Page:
Submitted Fall, 2003
Capstone Course - this will be offered for the first time during the spring semester of 2008 and will appear for the first time in the 2004 - 2006 undergraduate catalog. Some of the methods employed in various department venues (JMC 460, Portfolio Reviews, Speech Presentations) will be conducted in the capstone when it is offered.
Speech Presentations - presentations by graduating seniors enrolled in SPCH 456 Rhetorical Theory and SPCH 499 Communication Theory during the spring semester of 2003 were evaluated using the direct measure of undergraduate competencies. Four Communication faculty evaluated the Speech presentations and care was taken to ensure that a faculty member would not evaluate his or her own class. Seniors in these classes were also asked to complete the indirect measure of undergraduate perceptions; 20 useable surveys were completed. Students who were enrolled in both courses were asked not to fill-out the indirect measure a second time.
JMC 460 - graduating seniors in JMC 460 during the fall semester of 2002 were administered the indirect measure of undergraduate perceptions. However, the unit's assessment committee determined that the response scale employed at that time was not useful and therefore the results were not revealing. Students enrolled in the class in the spring were not surveyed.
Portfolio Reviews - mass communication students graduating December 2003 submitted portfolios during the spring semester of 2003. Their portfolios were analyzed as part of the unit's assessment activities. All 13 of the Communication faculty participated in the evaluation of the senior portfolios. A total of 44 evaluations of 22 portfolios were completed using the direct measure of undergraduate competencies.
Multimedia Presentations - ten senior-level Multimedia majors and minors were enrolled in JMC 498 during the spring semester of 2003. All of these students completed the indirect measure of undergraduate perceptions. Additionally, there were four evaluations of the students' group capstone projects using the direct measure of undergraduate competencies. Two Communication faculty evaluated these Multimedia presentations. Care was taken to ensure that the instructor would not evaluate her own class.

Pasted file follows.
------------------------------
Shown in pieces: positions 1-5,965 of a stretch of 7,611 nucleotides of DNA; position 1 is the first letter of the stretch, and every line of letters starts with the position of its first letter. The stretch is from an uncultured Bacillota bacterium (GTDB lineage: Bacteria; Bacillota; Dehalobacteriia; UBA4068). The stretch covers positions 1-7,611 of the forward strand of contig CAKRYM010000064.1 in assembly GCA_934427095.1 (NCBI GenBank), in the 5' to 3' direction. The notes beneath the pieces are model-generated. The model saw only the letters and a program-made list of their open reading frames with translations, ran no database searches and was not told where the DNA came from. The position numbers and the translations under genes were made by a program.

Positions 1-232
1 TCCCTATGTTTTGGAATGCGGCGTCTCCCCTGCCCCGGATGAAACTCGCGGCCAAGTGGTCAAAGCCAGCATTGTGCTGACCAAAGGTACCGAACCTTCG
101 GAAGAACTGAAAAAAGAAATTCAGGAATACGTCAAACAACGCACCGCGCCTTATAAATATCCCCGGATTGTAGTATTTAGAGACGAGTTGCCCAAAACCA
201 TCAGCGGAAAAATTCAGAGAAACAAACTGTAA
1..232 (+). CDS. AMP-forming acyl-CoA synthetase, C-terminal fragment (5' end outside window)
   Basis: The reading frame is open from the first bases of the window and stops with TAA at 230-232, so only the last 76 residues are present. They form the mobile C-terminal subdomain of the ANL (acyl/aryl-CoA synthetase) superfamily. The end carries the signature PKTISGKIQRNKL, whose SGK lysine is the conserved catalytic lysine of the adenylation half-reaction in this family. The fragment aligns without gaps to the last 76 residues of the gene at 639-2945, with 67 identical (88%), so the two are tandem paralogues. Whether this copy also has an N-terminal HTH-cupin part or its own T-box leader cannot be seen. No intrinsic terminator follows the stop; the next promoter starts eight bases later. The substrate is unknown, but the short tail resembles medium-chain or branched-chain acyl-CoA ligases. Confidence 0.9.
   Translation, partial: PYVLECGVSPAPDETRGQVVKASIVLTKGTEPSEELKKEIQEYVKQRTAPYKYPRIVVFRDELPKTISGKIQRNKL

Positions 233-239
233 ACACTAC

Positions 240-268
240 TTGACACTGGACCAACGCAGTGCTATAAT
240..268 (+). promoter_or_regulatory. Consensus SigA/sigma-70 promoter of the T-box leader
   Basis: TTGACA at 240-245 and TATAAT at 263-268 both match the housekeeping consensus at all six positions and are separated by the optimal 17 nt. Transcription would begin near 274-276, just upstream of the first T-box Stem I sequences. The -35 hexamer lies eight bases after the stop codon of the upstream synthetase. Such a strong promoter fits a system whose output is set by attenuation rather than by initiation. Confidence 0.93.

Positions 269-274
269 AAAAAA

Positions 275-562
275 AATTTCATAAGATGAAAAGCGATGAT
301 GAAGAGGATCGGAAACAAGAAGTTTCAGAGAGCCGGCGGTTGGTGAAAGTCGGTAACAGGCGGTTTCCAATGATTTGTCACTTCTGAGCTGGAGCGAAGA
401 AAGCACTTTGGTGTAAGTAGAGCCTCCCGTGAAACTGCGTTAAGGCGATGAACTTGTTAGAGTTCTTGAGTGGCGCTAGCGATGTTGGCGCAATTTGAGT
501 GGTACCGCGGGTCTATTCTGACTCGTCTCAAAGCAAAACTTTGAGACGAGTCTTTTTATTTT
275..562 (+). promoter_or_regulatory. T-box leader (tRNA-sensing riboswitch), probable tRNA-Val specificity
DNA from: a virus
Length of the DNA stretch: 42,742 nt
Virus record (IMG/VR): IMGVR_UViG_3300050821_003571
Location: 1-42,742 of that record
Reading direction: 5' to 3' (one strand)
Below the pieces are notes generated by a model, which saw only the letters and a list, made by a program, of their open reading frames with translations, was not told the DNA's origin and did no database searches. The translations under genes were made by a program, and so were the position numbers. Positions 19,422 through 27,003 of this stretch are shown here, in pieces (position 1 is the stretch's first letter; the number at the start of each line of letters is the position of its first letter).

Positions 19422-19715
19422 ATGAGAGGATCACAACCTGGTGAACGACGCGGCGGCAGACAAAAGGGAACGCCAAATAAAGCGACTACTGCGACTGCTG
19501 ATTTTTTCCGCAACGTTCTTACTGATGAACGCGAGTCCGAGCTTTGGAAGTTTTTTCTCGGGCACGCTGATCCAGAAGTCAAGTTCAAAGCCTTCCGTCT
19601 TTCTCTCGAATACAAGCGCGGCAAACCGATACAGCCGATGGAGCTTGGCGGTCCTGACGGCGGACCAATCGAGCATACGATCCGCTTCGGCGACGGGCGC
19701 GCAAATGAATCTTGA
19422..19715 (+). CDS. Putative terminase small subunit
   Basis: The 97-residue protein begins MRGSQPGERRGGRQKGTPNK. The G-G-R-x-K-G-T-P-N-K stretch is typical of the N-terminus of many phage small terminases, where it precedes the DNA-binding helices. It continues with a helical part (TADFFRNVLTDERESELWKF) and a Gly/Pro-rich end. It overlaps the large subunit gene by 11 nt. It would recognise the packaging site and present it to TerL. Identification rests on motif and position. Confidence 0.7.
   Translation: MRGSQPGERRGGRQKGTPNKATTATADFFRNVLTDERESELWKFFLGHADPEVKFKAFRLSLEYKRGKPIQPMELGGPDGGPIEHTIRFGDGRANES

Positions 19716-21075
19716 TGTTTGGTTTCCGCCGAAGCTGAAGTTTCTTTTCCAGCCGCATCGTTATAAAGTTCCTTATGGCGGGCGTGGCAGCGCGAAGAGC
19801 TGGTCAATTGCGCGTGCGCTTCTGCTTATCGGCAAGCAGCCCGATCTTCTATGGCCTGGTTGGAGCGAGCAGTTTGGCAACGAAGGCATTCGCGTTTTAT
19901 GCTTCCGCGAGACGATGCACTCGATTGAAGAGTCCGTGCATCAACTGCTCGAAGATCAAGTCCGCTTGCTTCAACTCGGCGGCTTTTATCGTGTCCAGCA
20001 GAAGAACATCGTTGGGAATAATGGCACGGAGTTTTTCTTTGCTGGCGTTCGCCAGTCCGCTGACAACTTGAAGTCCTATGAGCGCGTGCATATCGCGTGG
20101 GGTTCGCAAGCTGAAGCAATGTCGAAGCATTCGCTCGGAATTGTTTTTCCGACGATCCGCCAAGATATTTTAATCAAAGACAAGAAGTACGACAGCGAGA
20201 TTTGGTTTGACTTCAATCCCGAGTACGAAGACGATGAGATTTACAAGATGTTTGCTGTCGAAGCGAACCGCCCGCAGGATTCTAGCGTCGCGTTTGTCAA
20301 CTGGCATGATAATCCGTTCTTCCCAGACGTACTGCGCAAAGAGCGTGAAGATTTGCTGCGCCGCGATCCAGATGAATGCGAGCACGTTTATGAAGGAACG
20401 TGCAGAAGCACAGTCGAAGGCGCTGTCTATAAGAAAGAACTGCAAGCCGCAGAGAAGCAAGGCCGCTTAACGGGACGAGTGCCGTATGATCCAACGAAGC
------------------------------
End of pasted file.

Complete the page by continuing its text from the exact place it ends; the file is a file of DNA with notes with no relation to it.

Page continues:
Student Teaching - during the spring semester of 2003, there were not any Communication majors who were student teaching.
Communication Graduates - the survey of graduates is planned for summer 2004.
The Department of Communication made use of two instruments for assessing its academic programs. These consisted of a: survey of student opinions (indirect measure of undergraduate perceptions) and; evaluations of performances or projects (direct measures of undergraduate competencies). Communication faculty served as reviewers using the direct measures to evaluate the work of senior-level students primarily in upper division classes.
From the students' perspectives (see instrument - Indirect Measures of Undergraduate Perceptions), the department's programs have helped them in positive ways in areas such as strategy and idea development, analysis of oral and written messages, the broadening of intellectual interests and creating awareness of current issues in their fields, respecting opinions of others, the development of leadership and decision-making skills, and task completion and deadline importance. On the other hand, students generally believed that the department's programs were not extremely successful at helping them learn about the history of the field.
Depending on the students' majors, responses were mixed in some areas with no clear consensus. Speech majors, more so than mass communication majors, felt that the department was successful at helping them: be more comfortable in public speaking; learn about communication theories and; participate in groups. Mass Communication majors, more than their counterparts, believed that the unit was successful at helping them: write clearly; analyze messages from the media; understand their free speech rights and; acquire technological, design and information-gathering skills.
These differences noted overall, are clearly course-based. Speech majors receive a great deal of instruction in public speaking, communication theory and small group communication. Mass Communication majors take writing, law, design and technology courses. Using these instruments and considering all Communication students who completed the survey, it would appear that they believe the department is very successful at meeting Goal 5 and moderately successful overall when it comes to achieving Goals 1, 2, 3, 4 and 6.